“The romance of Emerald Cave is a natural phenomenon that is rarely duplicated. It’s an epic experience,” says Danny Latham, owner of Vegas Glass Kayaks. Latham explains that the water along the 12-mile stretch of Black Canyon is the cleanest and purest of the Colorado River, fed by filtered water weeping from the canyon’s geothermal aquifers and the deepest parts of Lake Mead.
“Starting in March, the sun comes straight down and reflects off the bottom of the river, lighting up the water from below. The light is everywhere. It turns the whole cave green and creates this disco ball (effect) on the ceiling,” Latham says.
A vestige from the ’30s
Opposite Emerald Cave, a small metal shack is affixed to the side of the cliff, with a fragile-looking ladder extending down to the river. The Willow Beach Gauging Station is a vestige from the 1930s, when engineers W.L. Heckler and W.E. Dail lived and worked in the canyon, gathering data on the flow of the Colorado River down from Boulder Dam, after its 1935 completion.
Downstream from the gauging station sits a small beach where a historic trailhead leads up to the engineers’ homesite. The remaining artifacts outline a typical day in the life of a river gauger. From the site, which used to hold a garage and a small home, the gaugers would navigate a catwalk of narrow wooden planks laid on steel supports embedded into the side of the cliff. Next, they would climb into a rickety boxcar and pull themselves across the river via a cable that extended from one side of the river to the other, leading them to the gauging station.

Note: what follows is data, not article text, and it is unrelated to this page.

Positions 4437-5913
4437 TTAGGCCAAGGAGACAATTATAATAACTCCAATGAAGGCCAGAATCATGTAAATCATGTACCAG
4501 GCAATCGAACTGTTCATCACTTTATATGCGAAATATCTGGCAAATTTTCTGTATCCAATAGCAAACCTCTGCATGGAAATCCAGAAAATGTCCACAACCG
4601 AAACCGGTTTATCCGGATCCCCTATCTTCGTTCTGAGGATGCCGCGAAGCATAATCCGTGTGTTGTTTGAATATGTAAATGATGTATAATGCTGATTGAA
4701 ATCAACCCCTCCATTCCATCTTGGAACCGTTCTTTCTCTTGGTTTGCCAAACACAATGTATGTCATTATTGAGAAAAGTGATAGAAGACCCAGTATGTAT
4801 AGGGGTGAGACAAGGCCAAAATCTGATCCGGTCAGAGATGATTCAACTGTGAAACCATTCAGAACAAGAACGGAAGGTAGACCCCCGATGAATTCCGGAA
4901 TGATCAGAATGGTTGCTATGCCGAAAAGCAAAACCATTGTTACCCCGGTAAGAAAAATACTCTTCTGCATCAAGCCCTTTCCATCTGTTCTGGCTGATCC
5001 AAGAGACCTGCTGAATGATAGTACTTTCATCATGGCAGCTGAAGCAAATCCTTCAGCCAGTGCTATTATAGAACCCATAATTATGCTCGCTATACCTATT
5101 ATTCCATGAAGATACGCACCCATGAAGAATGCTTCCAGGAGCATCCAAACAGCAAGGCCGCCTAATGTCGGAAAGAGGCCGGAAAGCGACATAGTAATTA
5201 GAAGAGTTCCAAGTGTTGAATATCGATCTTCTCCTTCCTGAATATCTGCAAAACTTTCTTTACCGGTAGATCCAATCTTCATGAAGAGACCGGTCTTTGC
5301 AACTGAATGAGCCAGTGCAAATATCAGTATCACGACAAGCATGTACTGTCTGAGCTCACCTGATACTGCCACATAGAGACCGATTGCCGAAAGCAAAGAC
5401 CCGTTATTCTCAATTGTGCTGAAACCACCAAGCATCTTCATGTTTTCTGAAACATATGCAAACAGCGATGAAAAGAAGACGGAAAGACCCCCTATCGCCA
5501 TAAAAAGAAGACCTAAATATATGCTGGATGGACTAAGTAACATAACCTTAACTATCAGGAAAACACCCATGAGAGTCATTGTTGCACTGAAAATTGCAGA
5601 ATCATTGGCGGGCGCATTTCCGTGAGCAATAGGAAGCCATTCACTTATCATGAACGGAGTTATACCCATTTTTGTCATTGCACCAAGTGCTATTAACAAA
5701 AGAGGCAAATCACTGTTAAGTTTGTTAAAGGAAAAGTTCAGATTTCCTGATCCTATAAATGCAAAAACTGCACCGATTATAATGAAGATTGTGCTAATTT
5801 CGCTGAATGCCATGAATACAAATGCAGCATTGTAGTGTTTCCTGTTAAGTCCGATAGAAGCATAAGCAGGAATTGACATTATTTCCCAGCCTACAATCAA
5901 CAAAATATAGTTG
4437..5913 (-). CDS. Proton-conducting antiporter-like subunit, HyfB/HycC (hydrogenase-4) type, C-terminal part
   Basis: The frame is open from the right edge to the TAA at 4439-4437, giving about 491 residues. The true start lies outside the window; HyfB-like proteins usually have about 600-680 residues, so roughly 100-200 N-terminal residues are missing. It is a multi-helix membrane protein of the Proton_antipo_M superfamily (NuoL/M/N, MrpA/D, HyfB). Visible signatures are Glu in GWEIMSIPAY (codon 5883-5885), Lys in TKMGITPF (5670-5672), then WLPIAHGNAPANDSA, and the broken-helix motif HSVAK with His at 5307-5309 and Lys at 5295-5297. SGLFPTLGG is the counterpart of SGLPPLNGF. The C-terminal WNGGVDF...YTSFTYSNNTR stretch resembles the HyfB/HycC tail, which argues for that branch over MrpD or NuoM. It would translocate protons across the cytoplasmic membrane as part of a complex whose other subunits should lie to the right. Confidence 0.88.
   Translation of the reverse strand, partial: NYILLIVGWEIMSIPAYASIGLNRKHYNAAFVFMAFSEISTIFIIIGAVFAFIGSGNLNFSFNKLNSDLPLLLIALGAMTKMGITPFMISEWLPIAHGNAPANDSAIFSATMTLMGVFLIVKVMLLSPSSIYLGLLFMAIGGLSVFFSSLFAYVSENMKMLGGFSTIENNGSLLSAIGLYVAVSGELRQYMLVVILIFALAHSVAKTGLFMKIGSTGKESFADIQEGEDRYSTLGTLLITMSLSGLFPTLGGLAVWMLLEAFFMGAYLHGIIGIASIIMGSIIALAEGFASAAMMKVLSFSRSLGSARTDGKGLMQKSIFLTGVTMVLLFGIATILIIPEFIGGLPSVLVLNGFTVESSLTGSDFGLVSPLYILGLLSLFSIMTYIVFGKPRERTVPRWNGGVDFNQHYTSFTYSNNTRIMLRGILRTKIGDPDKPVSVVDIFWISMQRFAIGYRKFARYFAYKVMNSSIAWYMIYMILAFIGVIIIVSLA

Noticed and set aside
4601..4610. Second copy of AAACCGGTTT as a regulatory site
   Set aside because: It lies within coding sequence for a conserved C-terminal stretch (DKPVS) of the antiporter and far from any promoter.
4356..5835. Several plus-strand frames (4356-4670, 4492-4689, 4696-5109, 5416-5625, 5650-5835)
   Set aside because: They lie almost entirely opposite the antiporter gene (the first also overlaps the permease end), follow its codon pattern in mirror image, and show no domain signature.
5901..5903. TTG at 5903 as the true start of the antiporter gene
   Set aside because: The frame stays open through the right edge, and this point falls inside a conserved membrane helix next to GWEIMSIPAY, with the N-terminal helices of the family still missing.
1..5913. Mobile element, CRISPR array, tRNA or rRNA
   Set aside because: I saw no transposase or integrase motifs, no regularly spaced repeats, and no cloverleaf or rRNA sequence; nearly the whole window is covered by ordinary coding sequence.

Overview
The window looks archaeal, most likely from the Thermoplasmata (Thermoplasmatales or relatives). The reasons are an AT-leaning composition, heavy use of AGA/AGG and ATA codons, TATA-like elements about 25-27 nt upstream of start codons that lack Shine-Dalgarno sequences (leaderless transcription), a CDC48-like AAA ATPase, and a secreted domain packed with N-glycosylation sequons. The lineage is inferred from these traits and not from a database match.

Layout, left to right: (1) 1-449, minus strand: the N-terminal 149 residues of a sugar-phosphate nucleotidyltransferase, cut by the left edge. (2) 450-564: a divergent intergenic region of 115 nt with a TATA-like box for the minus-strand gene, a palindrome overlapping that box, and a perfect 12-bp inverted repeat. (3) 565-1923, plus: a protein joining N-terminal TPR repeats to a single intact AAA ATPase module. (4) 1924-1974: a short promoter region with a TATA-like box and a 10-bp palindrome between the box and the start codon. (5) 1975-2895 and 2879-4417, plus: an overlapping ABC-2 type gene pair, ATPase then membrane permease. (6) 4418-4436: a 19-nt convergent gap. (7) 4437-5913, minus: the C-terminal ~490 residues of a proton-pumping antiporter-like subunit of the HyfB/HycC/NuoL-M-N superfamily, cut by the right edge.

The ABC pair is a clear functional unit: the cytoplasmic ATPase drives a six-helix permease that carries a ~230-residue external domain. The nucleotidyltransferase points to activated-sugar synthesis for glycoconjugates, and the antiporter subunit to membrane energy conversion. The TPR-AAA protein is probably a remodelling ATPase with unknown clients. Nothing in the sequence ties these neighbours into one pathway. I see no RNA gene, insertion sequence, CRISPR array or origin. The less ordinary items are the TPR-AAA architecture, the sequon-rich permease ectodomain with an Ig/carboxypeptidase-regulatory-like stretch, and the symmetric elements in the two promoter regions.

Today, only the retaining wall still stands at the homesite, but guests may follow the short trail up and look out over its ruins to see sweeping views of the Colorado River.
From the homesite, the last mile of the journey follows a sharp bend around cliffs on the Nevada side.
The wafting smells of charcoal barbecue and gasoline transport paddlers from the quiet rusticism of the canyon to the clamorous picnic area at Willow Beach Marina.
After passing the fish hatchery and boat moorage, paddlers may pull their canoes and kayaks up onto the sandy beach of the marina, stretch their aching arms and tired legs and watch the sun set over the sparkling surface of the Colorado River.
If you go
Visitors may set off up the Colorado River in kayaks, canoes, jet skis or small motorboats from Willow Beach Marina.
Those who want to paddle downstream may reserve a rental canoe or kayak through a local river tour operator, most of which can provide a federal permit to access the launch point at Hoover Dam.
Rentals average from $87 to $226, depending on the operator, boat type and included amenities such as hotel pickup, picnic meals and guided tours.
From the dam, the 12-mile paddle to Willow Beach takes about nine hours with brief stops at each point of interest.